I hope that, in that spirit, this incident will inspire thoughtful discussions at Carnegie Mellon and beyond, and affirm our beliefs in the freedom and the responsibility that are essential to the life of the university.

Jared L. Cohon
Carnegie Mellon University


Carnegie Mellon University
5000 Forbes Ave.
Pittsburgh, PA 15213
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Slanderous essay wins Carnegie Mellon University award in Pittsburgh

January 17, 2012

Ben Zoma says:
Who is wise?
The one who learns from every person…
Who is brave?
The one who subdues his negative inclination…
Who is rich?
The one who is appreciates what he has…
Who is honored?
The one who gives honor to others…
(Talmud – Avot 4:1)
(fresnozionism.org)I lived for some years in Pittsburgh, Pennsylvania. It is not a bad place at all, although the winters are very cold and once the sun didn’t come out for 43 days (I counted). It has several top -notch universities, including the University of Pittsburgh where I was a graduate student, and Carnegie-Mellon University (CMU).
Every year CMU runs a contest for student writing about racial issues, on the occasion of Dr. Martin Luther King Jr.’s birthday. This year’s high school winners were a African-American girl, Erika Drain, and a Jewish boy, Jesse Lieberfeld. They are both juniors at the Winchester Thurston School, a private school whose main campus is located in the city’s Shadyside neighborhood. Tuition for the 11th grade is $23,600 at Winchester Thurston, so one assumes that they have only the best teachers and facilities available to them.
Their essays were published in the Pittsburgh Post-Gazette, here. Erika Drain’s, about being called “not black enough” because of her academic achievement, was perceptive and nuanced. Jesse Lieberfeld’s was notable for several reasons:

  • His clearly expressed disdain for Jews and Judaism
  • His completely one-sided understanding of the Israeli-Palestinian conflict
  • The fact that his parents, teachers, rabbi, etc. didn’t succeed (or try) to introduce at least a bit of reality into his thinking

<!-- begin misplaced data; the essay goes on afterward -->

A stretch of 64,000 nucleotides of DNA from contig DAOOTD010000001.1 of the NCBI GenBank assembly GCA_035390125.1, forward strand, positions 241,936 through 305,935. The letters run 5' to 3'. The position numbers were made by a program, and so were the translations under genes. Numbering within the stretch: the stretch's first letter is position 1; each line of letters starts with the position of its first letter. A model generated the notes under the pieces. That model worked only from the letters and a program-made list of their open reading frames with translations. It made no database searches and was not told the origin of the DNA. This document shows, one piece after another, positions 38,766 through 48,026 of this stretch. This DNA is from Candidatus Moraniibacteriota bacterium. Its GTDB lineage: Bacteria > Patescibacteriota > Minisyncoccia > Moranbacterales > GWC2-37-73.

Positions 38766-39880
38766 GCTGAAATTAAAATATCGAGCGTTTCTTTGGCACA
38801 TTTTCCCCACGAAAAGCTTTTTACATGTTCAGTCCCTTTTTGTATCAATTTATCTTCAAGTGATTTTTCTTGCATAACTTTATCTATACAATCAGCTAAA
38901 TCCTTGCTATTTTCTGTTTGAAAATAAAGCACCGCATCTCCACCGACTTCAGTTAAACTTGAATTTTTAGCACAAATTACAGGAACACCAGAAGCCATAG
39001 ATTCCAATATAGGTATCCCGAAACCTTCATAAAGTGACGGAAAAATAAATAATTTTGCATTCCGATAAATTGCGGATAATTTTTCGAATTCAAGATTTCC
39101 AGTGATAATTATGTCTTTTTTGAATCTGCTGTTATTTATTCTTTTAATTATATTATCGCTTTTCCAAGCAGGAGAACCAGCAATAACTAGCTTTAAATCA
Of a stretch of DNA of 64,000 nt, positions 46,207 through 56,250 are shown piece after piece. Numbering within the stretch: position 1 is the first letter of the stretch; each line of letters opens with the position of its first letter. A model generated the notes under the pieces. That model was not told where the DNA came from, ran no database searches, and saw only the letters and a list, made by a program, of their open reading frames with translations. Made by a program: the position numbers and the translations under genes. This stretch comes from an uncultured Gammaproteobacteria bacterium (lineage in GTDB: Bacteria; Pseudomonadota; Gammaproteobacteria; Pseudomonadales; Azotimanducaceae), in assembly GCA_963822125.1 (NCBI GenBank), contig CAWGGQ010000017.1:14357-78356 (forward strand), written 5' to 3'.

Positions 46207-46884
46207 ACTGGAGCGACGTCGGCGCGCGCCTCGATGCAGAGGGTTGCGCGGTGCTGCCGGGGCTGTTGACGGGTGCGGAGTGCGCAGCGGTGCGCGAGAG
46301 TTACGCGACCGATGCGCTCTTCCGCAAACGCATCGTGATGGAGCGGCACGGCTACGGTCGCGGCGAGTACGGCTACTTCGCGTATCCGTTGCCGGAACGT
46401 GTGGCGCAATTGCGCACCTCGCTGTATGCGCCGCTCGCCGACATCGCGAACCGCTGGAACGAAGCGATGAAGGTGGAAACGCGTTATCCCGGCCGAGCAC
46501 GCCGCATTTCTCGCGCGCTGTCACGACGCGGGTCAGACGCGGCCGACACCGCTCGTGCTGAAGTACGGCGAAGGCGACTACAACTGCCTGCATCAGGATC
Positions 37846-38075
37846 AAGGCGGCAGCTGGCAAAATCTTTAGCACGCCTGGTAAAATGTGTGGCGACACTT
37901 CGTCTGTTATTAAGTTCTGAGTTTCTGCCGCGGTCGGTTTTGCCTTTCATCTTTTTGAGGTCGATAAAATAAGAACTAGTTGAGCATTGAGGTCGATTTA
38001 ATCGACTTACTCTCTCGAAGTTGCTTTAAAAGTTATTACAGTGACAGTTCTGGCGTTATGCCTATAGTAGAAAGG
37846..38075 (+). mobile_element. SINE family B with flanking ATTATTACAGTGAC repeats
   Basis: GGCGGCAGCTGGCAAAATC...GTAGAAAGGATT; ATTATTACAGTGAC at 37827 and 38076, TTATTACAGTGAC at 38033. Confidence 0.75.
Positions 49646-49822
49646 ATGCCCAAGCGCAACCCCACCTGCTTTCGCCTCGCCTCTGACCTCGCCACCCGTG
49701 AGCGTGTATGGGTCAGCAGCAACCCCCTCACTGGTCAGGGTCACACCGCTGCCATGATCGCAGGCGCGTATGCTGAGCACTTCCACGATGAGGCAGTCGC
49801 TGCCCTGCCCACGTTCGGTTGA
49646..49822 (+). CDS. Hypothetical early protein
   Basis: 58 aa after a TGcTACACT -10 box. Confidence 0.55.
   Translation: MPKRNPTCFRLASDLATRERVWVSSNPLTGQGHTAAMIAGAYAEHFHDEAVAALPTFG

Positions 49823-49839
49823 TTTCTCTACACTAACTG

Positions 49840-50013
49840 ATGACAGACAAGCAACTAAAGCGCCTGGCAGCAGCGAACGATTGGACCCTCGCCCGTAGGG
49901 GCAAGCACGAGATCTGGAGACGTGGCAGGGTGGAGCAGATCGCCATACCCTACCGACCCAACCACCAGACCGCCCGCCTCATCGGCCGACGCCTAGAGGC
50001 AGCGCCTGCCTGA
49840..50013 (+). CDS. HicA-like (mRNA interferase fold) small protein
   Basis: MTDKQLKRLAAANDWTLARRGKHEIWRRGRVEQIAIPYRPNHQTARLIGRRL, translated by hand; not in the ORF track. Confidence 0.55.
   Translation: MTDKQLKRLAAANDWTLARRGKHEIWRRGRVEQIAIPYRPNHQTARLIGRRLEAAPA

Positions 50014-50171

• The fact that CMU chose this offensive piece as one of the top two high school essays

He begins with an arguably antisemitic statement:

I once belonged to a wonderful religion. I belonged to a religion that allows those of us who believe in it to feel that we are the greatest people in the world — and feel sorry for ourselves at the same time. Once, I thought that I truly belonged in this world of security, self-pity, self-proclaimed intelligence and perfect moral aesthetic. I thought myself to be somewhat privileged early on. It was soon revealed to me, however, that my fellow believers and I were not part of anything so flattering.

One would think that someone along the way would have explained to him that normative Judaism — liberal or Orthodox — does not teach that Jews are superior to others, only that they bear a greater moral burden, that of following the commandments. It’s unfortunate if he or his family are intellectual snobs or enjoy self-pity, but the Jewish people are not responsible for his psychological issues.

…as I came to learn more about our so-called “conflict” with the Palestinians, I grew more concerned. I routinely heard about unexplained mass killings, attacks on medical bases and other alarmingly violent actions for which I could see no possible reason. “Genocide” almost seemed the more appropriate term, yet no one I knew would have ever dreamed of portraying the war in that manner; they always described the situation in shockingly neutral terms. Whenever I brought up the subject, I was always given the answer that there were faults on both sides, that no one was really to blame, or simply that it was a “difficult situation.”

Nobody told him, apparently, that Operation Cast Lead came after some 8,000 rockets were fired at random by Hamas into Israeli towns. Nobody explained to him about the Second Intifada, the suicide bombings and drive-by shootings. Nobody told him about the surprise attack in 1973, the plans to wipe out the Jewish residents of Israel in 1967, the ethnic cleansing of Jews in Judea, Samaria and Jerusalem in 1948. Nobody mentioned the 800,000 Jews kicked out of Arab countries after the War of Independence. Nobody explained how the Arab world had been trying to extirpate the Jewish presence from the Middle East for at least the last 100 years.
No, they just told him that “there were faults on both sides.”
And the connection to Dr. King?

In that moment, I realized how similar the two struggles were — like the white radicals [sic] of that era, we controlled the lives of another people whom we abused daily, and no one could speak out against us. It was too politically incorrect to do so. We had suffered too much, endured too many hardships, and overcome too many losses to be criticized. I realized then that I was in no way part of a “conflict” — the term “Israeli/Palestinian Conflict” was no more accurate than calling the Civil Rights Movement the “Caucasian/African-American Conflict.”
In both cases, the expression was a blatant euphemism: it gave the impression that this was a dispute among equals and that both held an equal share of the blame. However, in both, there was clearly an oppressor and an oppressed, and I felt horrified at the realization that I was by nature on the side of the oppressors. I was grouped with the racial supremacists. I was part of a group that killed while praising its own intelligence and reason. I was part of a delusion.